The rest of the ensemble is equally committed to this messy enterprise. A special mention goes to Mahershala Ali, whose gutsy work here undermines Remy’s famed suavity in surprising ways. And Michael Kelly, as Stamper, deserves some kind of medal: more than anyone else, he’s trapped in the midst of the show’s aspirational confusion, but he plays it all with straightforward clarity and comes out unscathed. The scene of him traveling to Caracas to put a beat-down on an old enemy should be the most unintentionally hilarious scene of the season and/or year, but Kelly commits to it so honestly that you only laugh after the fact.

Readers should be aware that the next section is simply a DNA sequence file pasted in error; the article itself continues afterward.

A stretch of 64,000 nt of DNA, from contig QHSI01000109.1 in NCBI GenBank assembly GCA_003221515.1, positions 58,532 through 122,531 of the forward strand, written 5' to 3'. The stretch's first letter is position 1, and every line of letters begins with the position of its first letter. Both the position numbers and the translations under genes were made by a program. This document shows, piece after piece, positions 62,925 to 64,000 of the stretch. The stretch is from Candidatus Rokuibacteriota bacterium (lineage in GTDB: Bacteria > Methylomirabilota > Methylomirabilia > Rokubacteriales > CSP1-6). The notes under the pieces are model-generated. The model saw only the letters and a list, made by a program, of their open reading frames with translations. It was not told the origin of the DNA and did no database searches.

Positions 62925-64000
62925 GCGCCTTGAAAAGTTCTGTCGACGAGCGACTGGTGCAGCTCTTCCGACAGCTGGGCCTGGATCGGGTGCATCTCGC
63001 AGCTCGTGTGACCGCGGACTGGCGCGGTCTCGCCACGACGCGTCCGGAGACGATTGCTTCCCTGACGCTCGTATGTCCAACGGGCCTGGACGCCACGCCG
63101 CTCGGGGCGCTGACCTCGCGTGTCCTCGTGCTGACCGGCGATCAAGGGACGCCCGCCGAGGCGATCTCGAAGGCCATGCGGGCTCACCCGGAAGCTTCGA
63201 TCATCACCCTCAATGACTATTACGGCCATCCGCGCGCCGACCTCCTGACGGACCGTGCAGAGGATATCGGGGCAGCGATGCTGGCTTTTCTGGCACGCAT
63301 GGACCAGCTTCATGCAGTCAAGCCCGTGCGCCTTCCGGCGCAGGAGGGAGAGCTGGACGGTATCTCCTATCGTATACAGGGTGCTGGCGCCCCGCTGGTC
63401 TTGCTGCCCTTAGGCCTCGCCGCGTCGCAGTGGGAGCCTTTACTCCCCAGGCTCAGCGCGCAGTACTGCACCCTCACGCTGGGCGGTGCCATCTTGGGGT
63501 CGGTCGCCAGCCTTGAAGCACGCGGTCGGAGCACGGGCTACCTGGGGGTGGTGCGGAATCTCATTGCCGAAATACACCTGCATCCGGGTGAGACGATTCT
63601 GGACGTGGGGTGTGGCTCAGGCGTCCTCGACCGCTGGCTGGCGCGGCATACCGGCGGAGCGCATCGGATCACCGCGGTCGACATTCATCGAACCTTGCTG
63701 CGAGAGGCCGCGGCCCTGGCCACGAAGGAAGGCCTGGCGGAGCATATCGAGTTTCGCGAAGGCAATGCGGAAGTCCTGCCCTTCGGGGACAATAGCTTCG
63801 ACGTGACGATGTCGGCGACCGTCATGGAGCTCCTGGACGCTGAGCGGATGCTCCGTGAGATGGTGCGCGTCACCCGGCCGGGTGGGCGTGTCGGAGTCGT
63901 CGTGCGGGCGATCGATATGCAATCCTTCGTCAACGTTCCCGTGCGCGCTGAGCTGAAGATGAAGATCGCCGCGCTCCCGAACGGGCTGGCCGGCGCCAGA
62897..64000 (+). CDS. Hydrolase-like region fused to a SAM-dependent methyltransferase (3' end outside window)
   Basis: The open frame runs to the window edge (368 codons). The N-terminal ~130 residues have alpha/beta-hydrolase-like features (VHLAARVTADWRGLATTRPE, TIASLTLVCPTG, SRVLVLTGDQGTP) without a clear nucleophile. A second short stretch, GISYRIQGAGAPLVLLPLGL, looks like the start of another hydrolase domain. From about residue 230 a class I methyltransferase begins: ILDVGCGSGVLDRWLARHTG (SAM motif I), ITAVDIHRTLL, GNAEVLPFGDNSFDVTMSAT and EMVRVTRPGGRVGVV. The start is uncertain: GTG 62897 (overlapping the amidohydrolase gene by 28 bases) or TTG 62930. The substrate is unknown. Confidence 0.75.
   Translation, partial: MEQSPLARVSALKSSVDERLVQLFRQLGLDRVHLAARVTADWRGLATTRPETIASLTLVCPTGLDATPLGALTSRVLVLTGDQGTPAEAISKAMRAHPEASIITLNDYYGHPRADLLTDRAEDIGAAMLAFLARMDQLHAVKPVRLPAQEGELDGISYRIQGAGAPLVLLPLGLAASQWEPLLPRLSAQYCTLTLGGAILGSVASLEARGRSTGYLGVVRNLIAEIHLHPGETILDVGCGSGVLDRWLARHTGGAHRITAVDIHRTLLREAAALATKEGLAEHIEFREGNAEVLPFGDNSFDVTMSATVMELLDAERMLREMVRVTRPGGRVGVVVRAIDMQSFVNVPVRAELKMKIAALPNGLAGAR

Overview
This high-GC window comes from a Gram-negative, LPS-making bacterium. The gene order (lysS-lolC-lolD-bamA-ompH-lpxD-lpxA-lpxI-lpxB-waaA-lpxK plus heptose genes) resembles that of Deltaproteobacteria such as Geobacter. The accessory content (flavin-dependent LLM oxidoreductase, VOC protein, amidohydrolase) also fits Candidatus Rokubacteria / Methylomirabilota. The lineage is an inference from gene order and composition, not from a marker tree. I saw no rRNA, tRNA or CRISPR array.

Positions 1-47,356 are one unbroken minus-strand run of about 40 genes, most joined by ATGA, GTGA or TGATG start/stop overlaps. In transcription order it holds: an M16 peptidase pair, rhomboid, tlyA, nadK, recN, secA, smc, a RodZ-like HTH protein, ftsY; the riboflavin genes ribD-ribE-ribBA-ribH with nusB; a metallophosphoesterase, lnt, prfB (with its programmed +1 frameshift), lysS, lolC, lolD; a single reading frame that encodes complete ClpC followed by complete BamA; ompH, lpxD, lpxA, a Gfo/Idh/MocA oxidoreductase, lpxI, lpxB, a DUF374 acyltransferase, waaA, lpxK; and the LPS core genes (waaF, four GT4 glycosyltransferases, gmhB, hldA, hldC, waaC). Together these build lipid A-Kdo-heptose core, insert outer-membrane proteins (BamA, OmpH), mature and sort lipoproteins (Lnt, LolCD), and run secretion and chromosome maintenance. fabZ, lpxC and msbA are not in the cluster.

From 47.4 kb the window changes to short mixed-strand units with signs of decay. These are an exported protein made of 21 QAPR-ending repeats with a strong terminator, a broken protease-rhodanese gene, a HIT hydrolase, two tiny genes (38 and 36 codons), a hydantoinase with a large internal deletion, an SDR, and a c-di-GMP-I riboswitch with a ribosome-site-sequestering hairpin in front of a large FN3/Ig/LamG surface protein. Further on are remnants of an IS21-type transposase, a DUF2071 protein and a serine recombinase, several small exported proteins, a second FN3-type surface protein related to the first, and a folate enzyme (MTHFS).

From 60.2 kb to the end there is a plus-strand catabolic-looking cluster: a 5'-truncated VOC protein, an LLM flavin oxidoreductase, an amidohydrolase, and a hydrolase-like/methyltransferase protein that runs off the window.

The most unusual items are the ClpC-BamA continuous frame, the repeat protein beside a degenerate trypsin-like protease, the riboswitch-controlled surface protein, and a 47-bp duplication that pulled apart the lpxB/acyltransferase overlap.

Finally, of course, there’s the show’s aesthetic. While House of Cards‘s writers don’t know what dress they want it to wear, its cinematographers surely do. Building on the style that David Fincher brought to the pilot episode, the show’s technical behind-the-scenes team have created a series that looks like nothing else on television. Almost every shot is either impossibly chic or deliciously ominous. Scandal can give me scandal and a handful of other shows can give me deep insight, but only House of Cards can give me a blood-drive that’s shot like a descent into Hell. Only House Of Cards can give me a Buddhist chant that starts as part of a White House cultural exchange but then spreads over the whole episode like a great underlying rumble of doom. And only House of Cards can give me that unforgettable shot of Claire Underwood in the bathtub, placed eerily close to our faces, shorn of make-up, and stewing in bitterness and discontent.